A muddled mess of randomness…unedited…

It’s 0230.

I love pre-dawn mornings. Everything has slowed down, my mind is calm, and the coffee is hot. There is no rush to ‘accomplish’ anything.

It is peaceful. In our society today there is little room for peace. Everything on the television seems to cause some sort of panic. To cause our minds to stress over something we can’t control.

In an age of information, we drown in the hubbub of too much information. It’s no longer possible to mind only our own business, social media sites allow people to share what was once ‘intimate’ details of their lives.

And some people seem to revel in it.

There’s no privacy anymore. The government snoops through our emails, checks our phone logs, all in the name of ‘security.’ Gotta make sure you aren’t a terrorist they claim.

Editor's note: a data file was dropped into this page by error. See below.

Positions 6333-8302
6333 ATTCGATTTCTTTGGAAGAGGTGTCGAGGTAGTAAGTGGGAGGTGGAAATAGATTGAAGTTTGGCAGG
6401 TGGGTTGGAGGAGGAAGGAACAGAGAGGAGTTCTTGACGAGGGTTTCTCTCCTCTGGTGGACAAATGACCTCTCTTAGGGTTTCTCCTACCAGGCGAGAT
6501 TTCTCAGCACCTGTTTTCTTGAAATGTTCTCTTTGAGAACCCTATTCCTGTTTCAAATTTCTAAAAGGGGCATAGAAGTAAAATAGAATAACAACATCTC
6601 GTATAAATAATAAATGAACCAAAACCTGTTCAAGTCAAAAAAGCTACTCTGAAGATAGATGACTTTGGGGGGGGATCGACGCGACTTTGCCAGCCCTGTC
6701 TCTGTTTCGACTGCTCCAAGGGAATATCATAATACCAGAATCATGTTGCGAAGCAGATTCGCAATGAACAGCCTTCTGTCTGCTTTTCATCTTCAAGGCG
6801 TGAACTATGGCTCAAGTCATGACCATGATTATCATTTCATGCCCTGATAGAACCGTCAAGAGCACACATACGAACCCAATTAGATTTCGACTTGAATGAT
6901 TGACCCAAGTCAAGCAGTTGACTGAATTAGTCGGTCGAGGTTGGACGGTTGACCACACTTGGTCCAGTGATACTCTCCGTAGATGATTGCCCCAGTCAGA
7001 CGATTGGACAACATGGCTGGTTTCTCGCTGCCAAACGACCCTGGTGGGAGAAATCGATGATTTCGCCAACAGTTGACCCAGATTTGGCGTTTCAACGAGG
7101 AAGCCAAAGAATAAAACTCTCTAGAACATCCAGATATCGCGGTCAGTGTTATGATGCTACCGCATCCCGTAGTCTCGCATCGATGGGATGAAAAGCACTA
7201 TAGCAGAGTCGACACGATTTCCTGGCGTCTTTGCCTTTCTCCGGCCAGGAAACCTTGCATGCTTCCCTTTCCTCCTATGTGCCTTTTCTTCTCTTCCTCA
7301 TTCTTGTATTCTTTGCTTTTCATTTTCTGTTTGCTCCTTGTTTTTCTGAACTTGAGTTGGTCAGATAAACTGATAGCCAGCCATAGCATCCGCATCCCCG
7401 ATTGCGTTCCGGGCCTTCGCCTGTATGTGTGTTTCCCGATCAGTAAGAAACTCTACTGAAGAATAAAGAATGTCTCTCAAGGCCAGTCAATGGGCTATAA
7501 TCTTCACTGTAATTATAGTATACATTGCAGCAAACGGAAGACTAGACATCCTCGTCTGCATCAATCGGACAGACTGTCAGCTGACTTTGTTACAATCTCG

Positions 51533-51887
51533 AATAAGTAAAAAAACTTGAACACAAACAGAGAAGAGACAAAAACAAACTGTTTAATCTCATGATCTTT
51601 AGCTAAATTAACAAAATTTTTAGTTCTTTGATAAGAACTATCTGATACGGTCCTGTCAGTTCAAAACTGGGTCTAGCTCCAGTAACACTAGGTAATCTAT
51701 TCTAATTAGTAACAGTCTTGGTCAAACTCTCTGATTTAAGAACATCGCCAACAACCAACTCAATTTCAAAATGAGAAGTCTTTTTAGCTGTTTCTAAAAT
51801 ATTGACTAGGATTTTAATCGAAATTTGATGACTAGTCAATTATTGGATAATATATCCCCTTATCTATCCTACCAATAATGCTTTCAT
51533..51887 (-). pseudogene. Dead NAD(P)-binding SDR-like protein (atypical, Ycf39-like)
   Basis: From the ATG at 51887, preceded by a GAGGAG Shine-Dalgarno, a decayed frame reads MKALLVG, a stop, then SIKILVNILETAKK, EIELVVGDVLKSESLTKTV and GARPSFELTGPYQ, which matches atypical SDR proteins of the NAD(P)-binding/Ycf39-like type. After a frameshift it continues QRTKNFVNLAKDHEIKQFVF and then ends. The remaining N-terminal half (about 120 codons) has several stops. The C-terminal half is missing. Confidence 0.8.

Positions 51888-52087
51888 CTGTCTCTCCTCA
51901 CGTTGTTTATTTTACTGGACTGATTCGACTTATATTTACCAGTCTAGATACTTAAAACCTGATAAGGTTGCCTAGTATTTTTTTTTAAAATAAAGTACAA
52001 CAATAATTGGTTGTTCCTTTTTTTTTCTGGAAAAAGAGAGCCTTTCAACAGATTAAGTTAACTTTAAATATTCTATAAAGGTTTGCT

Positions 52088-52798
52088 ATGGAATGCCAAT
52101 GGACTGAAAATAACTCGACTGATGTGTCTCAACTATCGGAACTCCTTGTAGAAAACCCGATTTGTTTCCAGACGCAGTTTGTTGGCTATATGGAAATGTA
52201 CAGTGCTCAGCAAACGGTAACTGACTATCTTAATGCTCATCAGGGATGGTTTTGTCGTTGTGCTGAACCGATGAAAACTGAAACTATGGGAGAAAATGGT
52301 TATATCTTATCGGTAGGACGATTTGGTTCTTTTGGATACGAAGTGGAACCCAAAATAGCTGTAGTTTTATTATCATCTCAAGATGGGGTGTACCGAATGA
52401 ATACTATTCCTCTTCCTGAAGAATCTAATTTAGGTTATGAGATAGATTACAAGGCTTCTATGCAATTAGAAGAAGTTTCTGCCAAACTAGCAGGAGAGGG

Now, fact checkers censor your thoughts and opinions. If you put an ‘unpopular’ opinion on Facebook, they slap a ‘missing context’ label on it. It’s the digital version of calling someone a liar.

Back in the day, you called people a liar to their face. If you dared.

 I have a different sense of humor, and sometimes I post things, such as a baby rattlesnake getting milk from their mother, just to see what people will say.

It’s amazing.

It seems that having a sense of humor has gone the way of the dodo birds. “That’s not scientifically possible!” Um, it’s a joke. Unknot your underwear already.

I’ve posted more than one type of humor to my social media accounts. I got nailed with the ban hammer for it too. I’m okay with it because I got a laugh out of it.

Humor makes the world tolerable. It takes the edge off reality. Once upon a time, I thought that was the purpose of whiskey. Now, I just sit back and watch the dumpster fire called life.

Plus, it’s Memorial Day weekend, and I’m a bit under the weather. I think I’ll stay home and remember my friends that didn’t make it home from the killing fields of war.

It’s the least I can do.

General George Patton once said, “It is foolish and wrong to mourn the men who died. Rather we should thank God that such men lived.”

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